Filmmaker Andrew Callaghan Says Cable News “Ramped People up” for Jan. 6 – I think that January 6th is much more of a riot than it is an insurrection. And I think that the mainstream media is endlessly focusing on it because it’s, it’s very good eye candy. It makes great news. It makes all conservatives look like absolute morons, and it’s good for selling ads. So it was a terrible thing, but there’s reasons they’re dragging it out, and they’ll continue to drag it out until the next major conservative fuck up like that. I don’t feel, necessarily, that the frontline brainwashed Capitol riot soldier is to blame for what happened. I think it’s the people who push them into action, particularly on the fringe as well. I think mainstream media and social media play a role in ramping up division, but I think it’s people like Alex [Jones] and Enrique [Tarrio] who really are primarily just merchandise salesmen. We have a serious problem with media echo chambers and informational literacy in this country. We have to take it upon ourselves to be more educated and think on a different level. So what’s in it for influencers like them? The “MAGA-sphere” allows for a ridiculous array of hustles and grifts. There’s Forgiato Blow, who built a rap career around the MAGA train. Enrique Tarrio runs the largest right-wing t-shirt shop on the Internet. Alex Jones makes millions of dollars selling brain pills, basically. There’s so many ways to make money in the MAGA world. It’s really appealing for someone trying to get their start as an entrepreneur or a politically active person – probably one of the smarter views that I have read on January 6.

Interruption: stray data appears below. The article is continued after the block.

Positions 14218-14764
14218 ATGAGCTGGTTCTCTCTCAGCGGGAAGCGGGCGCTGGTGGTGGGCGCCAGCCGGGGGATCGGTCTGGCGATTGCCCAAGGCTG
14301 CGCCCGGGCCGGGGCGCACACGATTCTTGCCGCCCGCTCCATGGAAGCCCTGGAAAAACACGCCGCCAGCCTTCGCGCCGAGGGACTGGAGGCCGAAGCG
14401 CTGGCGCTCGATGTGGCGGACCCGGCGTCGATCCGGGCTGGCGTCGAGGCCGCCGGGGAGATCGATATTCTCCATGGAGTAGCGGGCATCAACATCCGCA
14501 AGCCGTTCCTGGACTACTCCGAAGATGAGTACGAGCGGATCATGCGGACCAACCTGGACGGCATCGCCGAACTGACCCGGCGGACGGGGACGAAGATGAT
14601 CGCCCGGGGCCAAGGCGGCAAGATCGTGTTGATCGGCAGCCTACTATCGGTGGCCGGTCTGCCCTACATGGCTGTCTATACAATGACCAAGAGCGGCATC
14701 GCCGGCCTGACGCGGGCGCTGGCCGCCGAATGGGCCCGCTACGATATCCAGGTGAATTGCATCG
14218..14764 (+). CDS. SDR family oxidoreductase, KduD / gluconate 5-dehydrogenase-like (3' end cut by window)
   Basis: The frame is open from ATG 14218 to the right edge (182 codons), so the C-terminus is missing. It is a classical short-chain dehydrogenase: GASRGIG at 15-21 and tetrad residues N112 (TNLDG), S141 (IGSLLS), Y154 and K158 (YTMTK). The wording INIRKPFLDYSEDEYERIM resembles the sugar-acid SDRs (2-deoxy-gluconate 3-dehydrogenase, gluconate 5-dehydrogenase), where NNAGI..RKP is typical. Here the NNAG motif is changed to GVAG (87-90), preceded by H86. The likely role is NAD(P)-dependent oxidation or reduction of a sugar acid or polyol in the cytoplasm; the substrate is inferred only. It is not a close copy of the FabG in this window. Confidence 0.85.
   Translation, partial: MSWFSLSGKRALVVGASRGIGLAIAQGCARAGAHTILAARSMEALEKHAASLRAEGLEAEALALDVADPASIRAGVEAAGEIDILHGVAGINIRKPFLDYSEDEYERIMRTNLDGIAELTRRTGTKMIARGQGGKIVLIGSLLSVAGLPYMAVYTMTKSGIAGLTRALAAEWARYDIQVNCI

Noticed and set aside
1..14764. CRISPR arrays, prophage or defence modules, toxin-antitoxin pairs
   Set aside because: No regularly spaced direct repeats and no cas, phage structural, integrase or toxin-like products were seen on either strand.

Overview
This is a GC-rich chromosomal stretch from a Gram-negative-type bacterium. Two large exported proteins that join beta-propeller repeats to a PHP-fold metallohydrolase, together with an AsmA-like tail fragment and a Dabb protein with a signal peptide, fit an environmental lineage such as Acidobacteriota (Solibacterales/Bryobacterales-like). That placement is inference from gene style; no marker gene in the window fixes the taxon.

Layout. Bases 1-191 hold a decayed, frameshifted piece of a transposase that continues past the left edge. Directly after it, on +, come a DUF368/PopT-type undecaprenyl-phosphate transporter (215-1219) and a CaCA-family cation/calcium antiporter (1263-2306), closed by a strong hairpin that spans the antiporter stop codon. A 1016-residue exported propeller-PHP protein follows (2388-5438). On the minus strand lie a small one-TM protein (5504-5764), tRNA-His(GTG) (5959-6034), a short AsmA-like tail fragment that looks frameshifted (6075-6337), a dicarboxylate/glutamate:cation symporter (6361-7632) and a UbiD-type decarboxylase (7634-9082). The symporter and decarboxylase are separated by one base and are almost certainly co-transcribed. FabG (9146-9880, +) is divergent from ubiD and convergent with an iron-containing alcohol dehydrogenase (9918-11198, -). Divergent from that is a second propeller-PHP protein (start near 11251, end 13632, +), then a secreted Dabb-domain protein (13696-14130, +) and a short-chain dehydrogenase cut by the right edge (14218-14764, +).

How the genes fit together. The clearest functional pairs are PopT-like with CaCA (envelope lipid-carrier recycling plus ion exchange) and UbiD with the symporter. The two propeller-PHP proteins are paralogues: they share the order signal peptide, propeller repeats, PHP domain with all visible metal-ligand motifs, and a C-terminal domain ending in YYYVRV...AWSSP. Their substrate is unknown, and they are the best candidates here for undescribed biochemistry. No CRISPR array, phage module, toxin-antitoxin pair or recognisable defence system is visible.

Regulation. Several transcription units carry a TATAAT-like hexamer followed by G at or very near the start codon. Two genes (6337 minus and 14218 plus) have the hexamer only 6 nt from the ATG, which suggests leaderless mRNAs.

DOJ divided over charging Binance for alleged crypto crimes, report says | Ars Technica – Binance has already been censured in Singapore
Siegfried Muller’s interview shows the complexity in modern German history. Muller was plied with alcohol and interviewed by East German interviewers who then put together this film (presumably with editing). For Muller, the threat of communism was real. You can read more on Muller here.
The War in Ukraine Highlights European Rifts – Carnegie Endowment for International Peace – Despite the destruction Russia is wreaking on Ukraine, both Chancellor Olaf Scholz and sections of his Social Democratic Party and business lobbies hanker after the status quo ante. Herein lies the second rift. It is linked to EU member states’ varied historical experiences and the resulting threat perceptions. The EU as a peace project was finessed over the years without a voice from the Eastern or Central Europeans. They had to endure living under the dictatorship of the Soviet Union. Today, Western Europe, particularly France and Germany, considers a future European security architecture involving Russia in some form. For the East Europeans, security is about defending themselves against Russia. That is why the latter want Ukraine to win and Russia to be defeated. For them, Russia’s invasion of Ukraine threatens Europe’s stability and security—a threat that would be compounded if Russia were to win
Race is on to develop new generation of weight-loss drugs | Financial Times – this looks like a Viagra like gold rush, on the plus side there is a lot of scientific progress being made. The biggest barriers are socio-cultural in nature. Disclosure, I worked on the global launch of Wegovy – the current category leading treatment
China Lets Hong Kong Leader Override Courts Over Jimmy Lai Lawyer – WSJ – what’s interesting is that the Hong Kong government had attempted to kick this over to Beijng after the courts ruled against them. National People’s Congress Standing Committee did not ban foreign lawyers as widely expected. Standing committee clarified two clauses of law after city’s top court upheld earlier ruling that allowed jailed tycoon Jimmy Lai to hire British barrister for his pending trial, National security law: Hong Kong to pass legislative amendment ‘in months’ to ban British lawyer from Jimmy Lai trial, after Beijing ruling | South China Morning Post – Committee for Safeguarding National Security, chaired by city leader, expected to call meeting and lay down framework for amendment. Country’s top legislative body had on Friday clarified two clauses of the Beijing-decreed legislation, stating the matter required chief executive’s input